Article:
When Hugh Watson started his farming activities at Keillor, he received from his father's herd six of the best and blackest cows, as well as a bull. That same summer, he visited some of the leading Scottish cattle markets and purchased the 10 best heifers and the best bull that he could find that showed characteristics of the Angus cattle that he was striving to breed. The females were of various colors, but the bull was black; Watson decided that the color of his herd should be black and he started selecting in that direction.
Mr. Watson's favorite bull was Old Jock 126 (1), 3 who was awarded the number "1" in the Herd Book at the time it was founded. The bull was bred by Watson in 1842 and was sired by Grey-Breasted Jock 113 (2). The bull apparently was used very heavily in the herd from 1843 until 1852 and was awarded the sweepstakes for bulls at the Highland Society Show at Perth in 1852, when he was 11 years old.
A very famous cow also made considerable history in the herd at Keillor. This cow was Old Granny 125 (1), who was calved in 1824 and was killed by lightning when past 35 years of age. She is reported to have produced a total of 29 calves, 11 of which were registered in the Herd Book. A very large percentage of our living Aberdeen-Angus cattle trace to either Old Granny or Old Jock, or both of these very famous foundation animals, and most would trace many times if their pedigrees were extended to the foundation of the breed.
Hugh Watson practiced the fitting and showing of his cattle more than was common by other breeders of his day. He made his first exhibition at the Highland Agricultural Society Show at Perth in 1829. During his long show career, he is said to have won over 500 prizes with his cattle and did a great deal to increase the popularity of the black polled cattle over the British Isles.
Other Early Contributors
Lord Panmure established a herd of polled cattle in 1835, and not only operated a private herd but also encouraged his tenants to breed good doddies. William Fullerton, who was born in 1810, began to breed cattle in 1833. His most important early purchase was that of another Aberdeen cow named Black Meg. Black Meg 43 (766) is sometimes referred to as the founder of the breed, since more cattle trace to her than to any other female used in the origin of the breed. 4 She is the only cow to surpass Old Granny in this respect. Robert Walker of Porlethen founded his herd in 1818 and continued to breed cattle successfully until his death in 1874.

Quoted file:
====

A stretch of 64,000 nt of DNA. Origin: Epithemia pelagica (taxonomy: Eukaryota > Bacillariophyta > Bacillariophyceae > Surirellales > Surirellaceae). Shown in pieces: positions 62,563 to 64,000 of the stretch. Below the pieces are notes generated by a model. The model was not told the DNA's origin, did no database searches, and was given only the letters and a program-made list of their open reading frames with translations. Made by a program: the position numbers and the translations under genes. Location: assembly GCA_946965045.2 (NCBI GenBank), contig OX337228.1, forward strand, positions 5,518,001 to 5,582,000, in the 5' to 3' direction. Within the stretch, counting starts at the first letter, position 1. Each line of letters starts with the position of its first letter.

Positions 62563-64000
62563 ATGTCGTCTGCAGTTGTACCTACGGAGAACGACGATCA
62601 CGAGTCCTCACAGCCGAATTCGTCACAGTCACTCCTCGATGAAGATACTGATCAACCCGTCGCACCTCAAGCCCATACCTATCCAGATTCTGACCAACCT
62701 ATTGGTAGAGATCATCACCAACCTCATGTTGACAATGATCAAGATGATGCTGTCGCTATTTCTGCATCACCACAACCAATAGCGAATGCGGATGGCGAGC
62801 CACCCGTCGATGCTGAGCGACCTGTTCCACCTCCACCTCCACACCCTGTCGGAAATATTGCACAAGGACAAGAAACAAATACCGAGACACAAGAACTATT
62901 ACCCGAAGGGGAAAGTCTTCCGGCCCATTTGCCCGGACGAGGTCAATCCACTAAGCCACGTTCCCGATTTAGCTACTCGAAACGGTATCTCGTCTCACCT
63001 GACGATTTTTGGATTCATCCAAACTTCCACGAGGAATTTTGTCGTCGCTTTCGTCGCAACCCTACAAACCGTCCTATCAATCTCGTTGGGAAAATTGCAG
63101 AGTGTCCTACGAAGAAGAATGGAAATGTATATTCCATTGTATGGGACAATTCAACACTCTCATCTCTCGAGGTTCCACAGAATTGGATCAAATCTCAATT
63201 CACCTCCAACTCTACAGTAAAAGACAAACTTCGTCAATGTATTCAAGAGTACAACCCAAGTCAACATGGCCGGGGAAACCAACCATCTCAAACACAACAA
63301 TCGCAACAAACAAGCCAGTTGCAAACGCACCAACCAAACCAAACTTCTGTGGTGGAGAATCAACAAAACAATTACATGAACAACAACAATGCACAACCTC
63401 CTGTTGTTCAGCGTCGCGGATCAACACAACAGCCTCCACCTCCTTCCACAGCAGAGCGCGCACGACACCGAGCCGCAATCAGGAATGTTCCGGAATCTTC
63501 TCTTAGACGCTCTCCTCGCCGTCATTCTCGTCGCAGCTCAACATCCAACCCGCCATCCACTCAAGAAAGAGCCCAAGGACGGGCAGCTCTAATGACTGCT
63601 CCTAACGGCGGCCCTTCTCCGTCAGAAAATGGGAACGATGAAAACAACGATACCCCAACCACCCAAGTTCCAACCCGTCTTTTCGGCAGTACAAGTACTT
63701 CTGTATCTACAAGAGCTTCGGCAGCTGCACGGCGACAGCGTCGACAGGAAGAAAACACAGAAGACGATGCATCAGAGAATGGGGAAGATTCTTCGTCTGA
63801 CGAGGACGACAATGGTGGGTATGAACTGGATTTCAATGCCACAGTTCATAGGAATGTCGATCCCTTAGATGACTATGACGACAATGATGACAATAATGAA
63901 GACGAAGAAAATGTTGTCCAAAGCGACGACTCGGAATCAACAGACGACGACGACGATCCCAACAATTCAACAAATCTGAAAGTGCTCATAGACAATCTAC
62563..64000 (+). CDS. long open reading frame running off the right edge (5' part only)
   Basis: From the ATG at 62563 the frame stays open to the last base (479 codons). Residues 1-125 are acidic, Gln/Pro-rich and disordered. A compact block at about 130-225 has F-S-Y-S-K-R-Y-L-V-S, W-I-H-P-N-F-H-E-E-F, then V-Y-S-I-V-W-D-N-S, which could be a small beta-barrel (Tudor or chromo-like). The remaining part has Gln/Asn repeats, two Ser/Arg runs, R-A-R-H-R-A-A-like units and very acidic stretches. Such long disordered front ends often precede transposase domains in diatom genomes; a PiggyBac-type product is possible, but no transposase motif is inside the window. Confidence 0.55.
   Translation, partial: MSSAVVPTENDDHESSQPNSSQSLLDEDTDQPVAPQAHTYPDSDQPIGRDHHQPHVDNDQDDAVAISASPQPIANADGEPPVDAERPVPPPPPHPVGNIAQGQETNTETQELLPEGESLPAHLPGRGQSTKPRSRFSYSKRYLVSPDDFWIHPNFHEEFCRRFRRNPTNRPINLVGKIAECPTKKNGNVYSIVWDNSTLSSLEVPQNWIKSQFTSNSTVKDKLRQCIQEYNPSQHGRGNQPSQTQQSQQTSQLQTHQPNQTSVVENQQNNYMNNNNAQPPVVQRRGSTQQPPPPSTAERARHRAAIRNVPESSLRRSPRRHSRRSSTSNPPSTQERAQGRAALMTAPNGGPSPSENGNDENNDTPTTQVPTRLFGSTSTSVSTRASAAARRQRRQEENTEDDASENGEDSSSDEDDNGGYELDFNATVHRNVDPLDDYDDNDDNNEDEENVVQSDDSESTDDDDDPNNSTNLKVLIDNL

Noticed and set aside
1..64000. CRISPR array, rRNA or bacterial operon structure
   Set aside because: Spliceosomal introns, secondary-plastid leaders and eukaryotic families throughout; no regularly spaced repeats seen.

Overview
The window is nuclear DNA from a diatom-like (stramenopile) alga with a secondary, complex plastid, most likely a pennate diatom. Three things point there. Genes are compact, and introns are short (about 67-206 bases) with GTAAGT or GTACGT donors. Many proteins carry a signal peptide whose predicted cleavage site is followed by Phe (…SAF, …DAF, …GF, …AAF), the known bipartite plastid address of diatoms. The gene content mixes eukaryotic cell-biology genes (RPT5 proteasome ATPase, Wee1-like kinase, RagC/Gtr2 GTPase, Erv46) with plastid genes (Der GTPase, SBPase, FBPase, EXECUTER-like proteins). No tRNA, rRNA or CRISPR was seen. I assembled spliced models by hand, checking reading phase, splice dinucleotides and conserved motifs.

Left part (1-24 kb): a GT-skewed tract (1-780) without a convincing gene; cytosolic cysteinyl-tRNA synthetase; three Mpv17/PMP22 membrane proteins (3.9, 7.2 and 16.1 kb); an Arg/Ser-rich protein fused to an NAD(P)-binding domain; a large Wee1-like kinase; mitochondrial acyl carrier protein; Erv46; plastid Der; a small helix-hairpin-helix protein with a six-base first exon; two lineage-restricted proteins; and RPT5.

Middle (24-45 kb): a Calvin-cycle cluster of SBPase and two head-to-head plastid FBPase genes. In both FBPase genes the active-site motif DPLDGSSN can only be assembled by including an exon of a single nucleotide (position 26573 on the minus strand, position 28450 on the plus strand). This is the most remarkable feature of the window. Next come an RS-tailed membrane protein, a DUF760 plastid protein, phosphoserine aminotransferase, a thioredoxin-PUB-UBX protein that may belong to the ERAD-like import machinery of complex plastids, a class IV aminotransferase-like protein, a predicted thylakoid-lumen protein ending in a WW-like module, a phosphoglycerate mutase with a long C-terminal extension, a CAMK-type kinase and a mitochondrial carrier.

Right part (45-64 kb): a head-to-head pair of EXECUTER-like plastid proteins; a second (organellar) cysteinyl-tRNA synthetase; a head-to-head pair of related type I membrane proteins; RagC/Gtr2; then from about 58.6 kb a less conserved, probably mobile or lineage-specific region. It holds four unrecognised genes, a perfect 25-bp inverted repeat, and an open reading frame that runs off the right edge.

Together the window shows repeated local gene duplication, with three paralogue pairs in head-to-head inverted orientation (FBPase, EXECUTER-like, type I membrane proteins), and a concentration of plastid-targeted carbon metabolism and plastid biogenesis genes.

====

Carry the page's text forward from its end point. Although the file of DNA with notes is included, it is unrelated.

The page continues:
Shorthorn Breed Threatens the Aberdeen-Angus
In 1810, the Colling brothers of England sold the famous Shorthorn bull Comet at $5,000. The publicity resulting from this sale naturally spread throughout Scotland, and many breeders looked with favor upon the use of Shorthorn blood in improving the native cattle. Subsequently good herds of Shorthorn cattle were established in Scotland, and the cattle were used in the improvement of native stock. The use of the Shorthorn cattle on the black native cows was a very common practice of the period for the raising of commercial stock. This practice of crossbreeding threatened the Aberdeen-Angus breed with extinction.
It is often suggested that some Shorthorn blood found its way into the Aberdeen-Angus breed prior to the time the Herd Book was closed. Alexander Keith, secretary of the Aberdeen-Angus Cattle Society from 1944 to 1955, takes exception to this opinion by writing:
The statement has been frequently made that shorthorn blood was introduced into the Aberdeen-Angus breed at an early stage of its existence. There is no foundation whatever for such a statement. The tribes from which the Aberdeen-Angus breed were drawn were supplying England with beef cattle for generations before what became the beef Shorthorn was taken across the Border into Scotland and improved into what is known as the Scotch Shorthorn. Of the Aberdeen-Angus pioneers, Hugh Watson had a certain number of Shorthorn cattle, but it is quite evident from his won remarks and his insistence upon the blackness of his Aberdeen-Angus cattle that he would never have permitted mixing them. And McCombie: when one or two farmers introduced the Teeswater or Shorthorn breed into his neighborhood he drove them out by completely dominating the local shows with his Aberdeen-Angus black polls. The feeling of the early improvers of Aberdeen-Angus cattle may be gathered from the fact that my own grandfather, who was one of McCombie's friends and associates, would not allow anything but a black beast on his farm and in his old age when I was a young boy he would insist that if I ever became a farmer and wished to be a successful feeder of cattle I must stick rigidly to the Blacks.
Improvement and Expansion of the Aberdeen-Angus
The Great Preserver
William McCombie of Tillyfour is regarded as the preserver and great improver of the Aberdeen-Angus breed. Fullerton and others had started the blending of the two types of cattle, which later became known as the Aberdeen-Angus, but this success was enlarged at Tillyfour. The master of Tillyfour was born in 1805 and died in the spring of 1880. Like his father before him, he had been a successful dealer in cattle before he began his operations in 1829 as a tenant farmer. Mr. McCombie is distinguished in the history of the Aberdeen-Angus breed because of his great foresight in planning matings, his careful management, his unparalleled success in the show ring, and in publicizing his famous cattle. Probably his crowning success in the show ring was at the great International Exposition held at Paris in 1878. There he won the first prize of $500 as an exhibitor of cattle from a foreign country and also the grand prize of $500 for the best group of beef-producing animals bred by any exhibitor.